What are Solar Panels?
What you normally see on rooftops today are photo voltaic solar panels. They are comprised of a cell, made of semi-conductive material, that reacts to light by converting the sun’s energy directly into electricity. Several of these cells are assembled to produce a panel that typically provides somewhere between 24 and 48 volts of direct current (DC). Multiple panels are then combined to generate a substantial amount of electricity…enough to power a home or, at least, a portion of it.
Since today’s homes are attached to the electric grid, they are powered by alternating current (AC). Around the turn of the last century, Nicola Tesla, understood that AC was better than DC to provide power over long distances but DC was still adequate for short, local distances less than one and a half miles. Having our homes powered by AC means that the DC electricity, created by the solar system, must first be converted to AC before it can be used. Inverters perform that function. The solar panels, inverters, controllers and other support equipment are known as a solar power system or solar system, in short.
The solar system works well when the sun is shining but what happens when it’s not. If you guessed “nothing”, you are correct but something can be done about that. Battery storage can be added to store the power generated by the solar system, while the sun is shining. The batteries can then be tapped, to provide power, when the panels are inactive. Since batteries provide DC power, they would be charged by the panel’s DC output before that output is converted into AC for use in the home.
Did you realize that solar panels are not new inventions? They originate from the late 1800s but did not become a viable source of power until the mid 1950s and 1960s where they were developed by Bell Laboratories and adapted for use by NASA respectively. Back then, the cost of materials and production of these panels was expensive but, over time, the costs have been reduced significantly. Solar systems are now a scalable, marketable product available, to the general public, for multiple uses.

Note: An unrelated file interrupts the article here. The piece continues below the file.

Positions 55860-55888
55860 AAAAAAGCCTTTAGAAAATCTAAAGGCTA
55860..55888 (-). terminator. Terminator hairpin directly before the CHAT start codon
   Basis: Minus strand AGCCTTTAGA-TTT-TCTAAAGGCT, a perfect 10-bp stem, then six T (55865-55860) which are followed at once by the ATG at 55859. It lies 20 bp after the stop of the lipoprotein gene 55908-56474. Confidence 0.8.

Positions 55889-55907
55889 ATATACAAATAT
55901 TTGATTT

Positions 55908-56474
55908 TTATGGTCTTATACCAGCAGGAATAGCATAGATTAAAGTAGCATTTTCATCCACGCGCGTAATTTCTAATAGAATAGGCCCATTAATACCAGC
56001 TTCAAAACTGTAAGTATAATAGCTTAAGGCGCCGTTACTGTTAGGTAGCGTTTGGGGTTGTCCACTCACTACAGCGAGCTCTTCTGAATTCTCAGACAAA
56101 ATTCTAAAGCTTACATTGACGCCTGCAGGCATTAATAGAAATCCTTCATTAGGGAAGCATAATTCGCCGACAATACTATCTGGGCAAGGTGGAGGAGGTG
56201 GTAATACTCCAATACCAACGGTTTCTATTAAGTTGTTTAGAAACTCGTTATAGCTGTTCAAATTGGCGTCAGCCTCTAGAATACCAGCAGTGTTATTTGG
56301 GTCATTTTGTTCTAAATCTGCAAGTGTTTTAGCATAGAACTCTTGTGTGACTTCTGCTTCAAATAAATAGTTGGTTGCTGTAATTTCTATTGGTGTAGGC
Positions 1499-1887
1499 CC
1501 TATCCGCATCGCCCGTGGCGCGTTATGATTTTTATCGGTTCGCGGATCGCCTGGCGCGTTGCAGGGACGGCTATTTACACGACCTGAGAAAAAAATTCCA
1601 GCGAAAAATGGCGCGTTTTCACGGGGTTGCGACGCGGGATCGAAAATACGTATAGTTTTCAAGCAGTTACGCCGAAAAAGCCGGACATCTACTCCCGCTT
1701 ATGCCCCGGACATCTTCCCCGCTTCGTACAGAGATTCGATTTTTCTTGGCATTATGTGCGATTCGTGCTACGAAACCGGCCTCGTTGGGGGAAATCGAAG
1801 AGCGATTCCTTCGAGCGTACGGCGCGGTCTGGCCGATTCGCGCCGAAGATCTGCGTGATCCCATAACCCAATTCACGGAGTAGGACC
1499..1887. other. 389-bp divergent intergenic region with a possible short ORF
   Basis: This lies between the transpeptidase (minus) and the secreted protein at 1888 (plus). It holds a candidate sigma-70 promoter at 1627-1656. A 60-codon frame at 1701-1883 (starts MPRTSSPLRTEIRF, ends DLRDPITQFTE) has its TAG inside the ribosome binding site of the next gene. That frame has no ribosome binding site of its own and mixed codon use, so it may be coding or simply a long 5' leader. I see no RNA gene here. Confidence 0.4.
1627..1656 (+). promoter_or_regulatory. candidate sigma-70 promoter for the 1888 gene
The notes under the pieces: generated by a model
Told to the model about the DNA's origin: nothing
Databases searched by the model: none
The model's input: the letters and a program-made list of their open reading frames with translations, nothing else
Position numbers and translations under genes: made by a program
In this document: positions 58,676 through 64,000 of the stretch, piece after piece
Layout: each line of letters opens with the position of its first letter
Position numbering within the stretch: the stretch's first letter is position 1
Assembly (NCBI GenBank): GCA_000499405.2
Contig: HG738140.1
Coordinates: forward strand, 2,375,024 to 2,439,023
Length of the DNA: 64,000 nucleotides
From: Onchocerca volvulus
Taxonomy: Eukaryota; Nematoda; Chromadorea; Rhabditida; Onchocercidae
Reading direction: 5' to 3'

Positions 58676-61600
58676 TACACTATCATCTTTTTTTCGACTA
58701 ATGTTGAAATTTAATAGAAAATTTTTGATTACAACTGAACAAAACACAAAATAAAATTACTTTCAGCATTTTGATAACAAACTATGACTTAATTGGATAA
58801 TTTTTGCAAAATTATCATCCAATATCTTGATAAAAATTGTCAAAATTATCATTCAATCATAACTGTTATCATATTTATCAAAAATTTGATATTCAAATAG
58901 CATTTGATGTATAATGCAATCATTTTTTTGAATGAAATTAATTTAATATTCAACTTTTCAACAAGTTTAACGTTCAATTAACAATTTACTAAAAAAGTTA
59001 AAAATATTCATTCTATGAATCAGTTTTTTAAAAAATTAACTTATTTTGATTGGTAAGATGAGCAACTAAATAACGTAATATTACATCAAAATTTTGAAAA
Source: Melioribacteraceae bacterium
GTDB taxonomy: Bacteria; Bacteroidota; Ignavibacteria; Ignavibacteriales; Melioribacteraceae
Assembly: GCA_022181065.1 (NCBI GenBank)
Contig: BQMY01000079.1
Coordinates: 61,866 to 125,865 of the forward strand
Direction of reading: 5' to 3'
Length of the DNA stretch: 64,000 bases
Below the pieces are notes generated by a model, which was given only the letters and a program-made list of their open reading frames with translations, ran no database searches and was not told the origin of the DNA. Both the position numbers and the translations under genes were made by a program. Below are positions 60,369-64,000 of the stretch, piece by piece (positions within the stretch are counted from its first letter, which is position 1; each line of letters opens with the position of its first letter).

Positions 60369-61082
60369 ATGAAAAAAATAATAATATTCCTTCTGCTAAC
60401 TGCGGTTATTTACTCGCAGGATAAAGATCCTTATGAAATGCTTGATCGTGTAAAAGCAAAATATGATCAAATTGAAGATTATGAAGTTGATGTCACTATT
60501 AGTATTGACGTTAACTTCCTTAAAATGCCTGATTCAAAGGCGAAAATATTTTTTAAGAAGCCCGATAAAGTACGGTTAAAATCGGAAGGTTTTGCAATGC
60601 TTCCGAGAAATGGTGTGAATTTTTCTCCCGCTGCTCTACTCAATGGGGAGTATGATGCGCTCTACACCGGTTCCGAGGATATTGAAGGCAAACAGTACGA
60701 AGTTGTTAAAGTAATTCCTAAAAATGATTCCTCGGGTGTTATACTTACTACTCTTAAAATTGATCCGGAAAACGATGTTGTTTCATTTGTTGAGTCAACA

So, you want to install solar panels! Now that you know the basics of how the solar system works, let’s look at a few of the many options. Keep in mind, there are some you might consider avoiding.
Ways to Purchase
1. Buying your solar system outright is always a great option, if you have the budget.
2. Leasing reduces the up-front costs if your budget falls short of purchasing outright.
3. Financing, over a period of years, is an option if the first two are not right for you.
Things to Consider
If you are planning on staying in your home for the life of the solar panels, all options are viable. If you sell your home, buying your solar system outright is a plus because the new owners will automatically own the system just as any other of the home's built-in systems (e.g.: HVAC, Plumbing). This creates a less restrictive home sale and the new owner takes immediate advantage of owning a home with a solar system.
Leasing your solar system may limit the buyer pool as the buyer will have to qualify for the mortgage as well as the lease amount each month. Also, make sure that the lease is transferable and that you understand what happens when the lease expires. For example: the company can retrieve the system or maybe offer to sell it to you where you become sole owner.
Financing, like leasing, will require that the loan be transferable and the buyer qualify for the additional payment each month. Unlike leasing, the alternate option would be to pay off the balance owed on the panels from the proceeds of the sale of the house. This then becomes a plus for buyers provided that they don't object to solar panels.
There is yet another way to acquire a solar system but it requires signing a “one-sided” contract that, largely, benefits the solar company. The company will install the system and, in exchange, you will receive a “fixed” rate of electricity over a number of years. The initial rate is usually competitive, however; the fine print will often show that the rate will continually increase over the term of the contract. These are often 20 year contracts where you do not own the panels nor would you receive any of the rebates offered.
Rebate examples may include: a monetary reimbursement for all or part of the cost of your solar system or a credit, from your electric utility for any excess power your solar system put back onto the utility’s power grid. Who will receive these rebates? The company who holds the “one-sided” contract will receive them, not you.
When you sell your home, “one-sided” contracts will often transfer to the buyer, locking the new owner into the same contract. If the roof needs replacing, you must pay to have the solar panels removed and reinstalled. Also remember, if you are in a “one-sided’ contract, opting out may potentially be very expensive. The “one-sided’ contract, by far, appears to be the least desirable option so please use caution. Avoid the “one-sided” installation if the contract reads anything similar to what has been described here. Be sure to check with your insurer before installing any solar system.
With that being said, there are many ways you can enjoy the benefits of solar power to help reduce your utility costs as well as, potentially, help the environment. Understand the technology, choose your installer well and enjoy those benefits.